We left Mabul in somewhat questionable conditions (high winds and seas) for the boat we were using to make the hour long trip back to Semporna, but all ended well. Our boat ride wasn’t nearly as harrowing as we imagined it might be, although the local fisherman and his son whom we plucked from the water on the way in would have begged to differ.

The son was only about 8 or so, and they were fully clothed and treading water, heads looking almost like styrofoam buoys as we approached, only the father was frantically waving his hands in the air. They had tipped out of their long skinny fishing canoe with the motor running, and it sped off into the blue, pilotless, leaving them stranded near the entry to the river mouth. Neither had a life jacket, and it left us wondering how often people, and their children, are lost to Davy Jones’ locker out in that area. The boats are perilously narrow for their width, and without the help of outriggers (which none of them have), the boats must roll over in heavy weather pretty frequently. Once we’d hoisted the boy and his father aboard, they pointed in the distance at their runaway canoe, which was still puttering along, and our launch driver motored them to it so they could resume their fishing. With boat speeds matched, Dad did a flying leap and grabbed hold of the tiller, cut the engine, then returned his son to their boat. We’ve got photos, so we’ll post more on this later once we get the photos off of our other camera.

After that little adventure, we spent the night in Semporna and grabbed some decent grub from the Scuba Junkies restaurant in town before driving back to Tawau in the morning for our flight to Kuala Lumpur. With less than 24 hours in KL, we managed a whirlwind tour of Pasar Seni, a local arts market, and Batu Caves, a very famous and unique Hindu shrine with several temples.

In favor of having dinner, we had to skip closeups of Petronas Towers, but we saw them from a distance, and we had a great vegetarian dinner at Saravanaa Bhava in Brickfields (Little India), where we each sampled an assortment of dishes, curries, chutneys, breads, etc from both north and south India. Here are some of our favorite snaps from this leg of the trip:


50-foot statue of Hanuman outside the Ramayana Cave at Batu Caves:



Temple dedicated to Hanuman:




Entrance shrine at Batu Caves:






140-foot statute of Murugan, the world’s tallest:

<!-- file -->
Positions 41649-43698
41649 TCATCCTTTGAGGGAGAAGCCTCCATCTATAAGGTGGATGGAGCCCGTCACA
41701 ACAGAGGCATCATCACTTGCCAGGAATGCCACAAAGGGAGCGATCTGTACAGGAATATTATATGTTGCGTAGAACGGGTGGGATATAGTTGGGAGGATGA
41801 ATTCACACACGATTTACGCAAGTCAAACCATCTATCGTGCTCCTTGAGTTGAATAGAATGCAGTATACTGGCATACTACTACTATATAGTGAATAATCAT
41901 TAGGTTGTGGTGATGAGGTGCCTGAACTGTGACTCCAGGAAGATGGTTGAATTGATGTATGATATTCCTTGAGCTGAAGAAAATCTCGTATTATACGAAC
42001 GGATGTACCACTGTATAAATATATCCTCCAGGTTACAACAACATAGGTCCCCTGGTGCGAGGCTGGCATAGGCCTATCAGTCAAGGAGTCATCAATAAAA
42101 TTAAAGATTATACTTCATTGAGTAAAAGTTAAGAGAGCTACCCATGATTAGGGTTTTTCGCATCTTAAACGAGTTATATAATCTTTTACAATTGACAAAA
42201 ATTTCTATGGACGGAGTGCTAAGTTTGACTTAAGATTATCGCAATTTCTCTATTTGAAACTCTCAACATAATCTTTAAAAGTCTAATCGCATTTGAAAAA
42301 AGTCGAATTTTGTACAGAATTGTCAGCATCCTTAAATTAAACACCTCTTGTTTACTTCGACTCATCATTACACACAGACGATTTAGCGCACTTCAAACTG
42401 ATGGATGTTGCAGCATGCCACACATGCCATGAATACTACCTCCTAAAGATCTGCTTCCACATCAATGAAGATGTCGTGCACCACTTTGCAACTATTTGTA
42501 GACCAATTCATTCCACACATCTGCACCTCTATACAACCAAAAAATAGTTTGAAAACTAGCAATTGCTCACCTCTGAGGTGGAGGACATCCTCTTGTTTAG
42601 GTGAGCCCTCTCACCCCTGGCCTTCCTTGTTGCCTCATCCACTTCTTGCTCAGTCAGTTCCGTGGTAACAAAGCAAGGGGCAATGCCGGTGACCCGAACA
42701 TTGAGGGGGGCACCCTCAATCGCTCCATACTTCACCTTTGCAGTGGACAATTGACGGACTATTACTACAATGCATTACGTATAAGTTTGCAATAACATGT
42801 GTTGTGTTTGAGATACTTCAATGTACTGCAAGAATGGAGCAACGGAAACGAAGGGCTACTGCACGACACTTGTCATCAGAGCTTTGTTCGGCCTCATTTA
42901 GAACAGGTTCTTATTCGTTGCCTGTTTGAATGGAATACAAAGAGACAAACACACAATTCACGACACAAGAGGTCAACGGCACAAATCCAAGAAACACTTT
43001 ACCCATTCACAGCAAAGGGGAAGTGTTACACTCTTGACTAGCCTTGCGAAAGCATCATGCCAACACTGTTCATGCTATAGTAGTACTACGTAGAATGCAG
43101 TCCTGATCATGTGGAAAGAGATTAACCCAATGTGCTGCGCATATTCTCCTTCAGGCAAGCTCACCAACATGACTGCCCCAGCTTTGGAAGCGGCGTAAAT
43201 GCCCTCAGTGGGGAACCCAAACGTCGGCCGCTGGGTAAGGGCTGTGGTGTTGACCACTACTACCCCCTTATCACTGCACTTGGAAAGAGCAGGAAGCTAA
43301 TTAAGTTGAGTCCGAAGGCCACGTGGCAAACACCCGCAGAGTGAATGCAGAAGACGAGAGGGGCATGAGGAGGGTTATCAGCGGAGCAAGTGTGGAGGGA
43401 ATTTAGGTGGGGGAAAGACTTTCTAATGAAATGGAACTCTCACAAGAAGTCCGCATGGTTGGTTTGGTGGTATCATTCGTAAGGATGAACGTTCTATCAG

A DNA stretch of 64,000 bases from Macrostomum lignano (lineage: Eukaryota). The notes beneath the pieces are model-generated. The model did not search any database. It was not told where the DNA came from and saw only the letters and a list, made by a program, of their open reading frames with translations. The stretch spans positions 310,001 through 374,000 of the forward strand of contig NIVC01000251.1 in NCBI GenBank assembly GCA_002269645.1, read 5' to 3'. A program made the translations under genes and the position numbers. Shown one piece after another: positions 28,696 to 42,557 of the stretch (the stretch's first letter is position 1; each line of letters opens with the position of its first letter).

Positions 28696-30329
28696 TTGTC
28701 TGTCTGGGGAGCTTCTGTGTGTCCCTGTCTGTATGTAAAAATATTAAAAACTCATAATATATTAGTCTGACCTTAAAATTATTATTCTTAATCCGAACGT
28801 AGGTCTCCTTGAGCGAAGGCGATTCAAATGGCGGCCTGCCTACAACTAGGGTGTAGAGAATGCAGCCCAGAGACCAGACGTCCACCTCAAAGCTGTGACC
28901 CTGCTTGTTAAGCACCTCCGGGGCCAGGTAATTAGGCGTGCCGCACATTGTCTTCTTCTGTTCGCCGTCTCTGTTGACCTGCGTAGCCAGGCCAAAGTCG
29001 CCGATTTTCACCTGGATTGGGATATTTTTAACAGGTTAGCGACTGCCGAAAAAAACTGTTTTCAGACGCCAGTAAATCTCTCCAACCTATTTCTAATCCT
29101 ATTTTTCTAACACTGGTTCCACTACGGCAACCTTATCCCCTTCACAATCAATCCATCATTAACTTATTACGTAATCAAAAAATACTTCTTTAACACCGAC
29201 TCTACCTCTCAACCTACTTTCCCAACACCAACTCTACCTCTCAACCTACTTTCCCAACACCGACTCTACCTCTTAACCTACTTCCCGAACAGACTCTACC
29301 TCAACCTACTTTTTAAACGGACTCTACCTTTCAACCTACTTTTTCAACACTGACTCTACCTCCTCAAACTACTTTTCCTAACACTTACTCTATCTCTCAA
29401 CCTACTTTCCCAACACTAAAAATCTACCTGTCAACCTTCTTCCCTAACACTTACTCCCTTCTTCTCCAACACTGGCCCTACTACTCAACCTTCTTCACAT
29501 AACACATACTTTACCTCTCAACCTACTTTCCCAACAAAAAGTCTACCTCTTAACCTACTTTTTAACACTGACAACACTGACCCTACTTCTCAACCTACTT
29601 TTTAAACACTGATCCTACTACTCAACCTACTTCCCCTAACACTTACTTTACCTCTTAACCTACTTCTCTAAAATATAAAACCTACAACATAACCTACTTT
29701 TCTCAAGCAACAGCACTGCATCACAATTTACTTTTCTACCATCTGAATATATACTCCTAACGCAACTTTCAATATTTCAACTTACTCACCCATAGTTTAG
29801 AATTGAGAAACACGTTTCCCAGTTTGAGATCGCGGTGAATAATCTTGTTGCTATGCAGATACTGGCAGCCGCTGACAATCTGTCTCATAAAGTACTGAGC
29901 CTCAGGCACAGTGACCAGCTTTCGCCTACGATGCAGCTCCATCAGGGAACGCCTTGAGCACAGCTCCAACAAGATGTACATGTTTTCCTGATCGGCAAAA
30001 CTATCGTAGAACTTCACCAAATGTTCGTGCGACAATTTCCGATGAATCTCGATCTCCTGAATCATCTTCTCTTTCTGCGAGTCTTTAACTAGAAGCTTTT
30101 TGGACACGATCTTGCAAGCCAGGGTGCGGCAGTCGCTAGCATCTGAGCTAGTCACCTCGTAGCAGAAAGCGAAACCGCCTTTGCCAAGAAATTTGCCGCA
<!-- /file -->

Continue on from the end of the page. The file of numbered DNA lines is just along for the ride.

Entrance to Temple Cave:









Local macaques:


Yesterday morning, we left KL headed for another layover, this time in Padang, Indonesia. We had a full day and a half in Padang before heading south to Kerinci-Seblat National Park for some Sumatran village life and jungle trekking. There isn’t much to do in Padang for tourists, as it’s usually just a transfer city for surfers heading to one of the countless world-class surf breaks surrounding the area. (Ever heard of the Mentawais?)

The food in Padang is a welcome change from the prison-quality stuff we were being fed in Mabul, and we’ve been very fortunate to have a local to guide us about what’s good around here. We met Bernard in Kuala Terengganu airport waiting for a flight. Bernard heard our American accents and struck up a conversation. He’s a local from Padang and was returning home after a holiday in Redang Island, but he lived in Toronto, Canada for several years. We told him we would be stopping through Padang in a few weeks, and he said we should call him up.

Once we got our Indonesian SIM card, we sent him a text and ended up catching up for yesterday’s dinner, then drinks with his buddy Ari at a local bar, and lunch today. Bernard has been an awesome host, chauffeuring us around to experience local Padang cuisine including the famed, and very smelly, durian, as well as the highly regarded nasi Padang, a meal where you sit down at a table and the waiters bring a huge assortment of dishes from giant prawns to salted fish, chicken curries, delicious chunks of tempeh, greens, and more. You eat what you want from each dish, and when you’re ready to leave, the waiter eyeballs what’s left on the table and charges you for what you ate. We also ate martabak mesir, a popular meal in Padang that consists of a dough laid out thin like a crepe then topped with meats and vegetables and seasoning, and folded over and over in layers until it measures about 6″ x 4″ x 1″. It’s delicious. Bernard also introduced us to tamarillo juice, and Indonesia dessert drinks, which are usually coconut-milk based and full of an assortment of fruits and ices.

Below are photos from a bit of wandering around Padang and our food experiences with Bernard.

Cultural center in Padang:



Bendi, a horse drawn cart used for everything from taxis to goods transport, or date night:


Boatyard at the river mouth in Padang:


If you’re wondering, the beige ping-pong ball looking eggs below are sea turtle eggs. There must have been at least 30 nests worth for sale. The women selling them were so proud of their wares. Lara burst into tears. We mentioned it to Bernard later, and it turns out most people here don’t know that only one or two turtles from every clutch makes it to reproductive age, and that sea turtles are threatened globally. They’ve always eaten them, and it’s all they know. A sea turtle conservation/education program could go a long way here, but we suspect it’s not the last we’ve seen of wildlife situations that make Lara cry.


Padang food restaurant:


All kinds of dishes arrive, and you pay for what you eat.


Adventures with the king of smelly fruits, durian. This is shaved ice with seaweed and fruit, topped with durian cream sauce. Lara said it tasted like onions/radishes.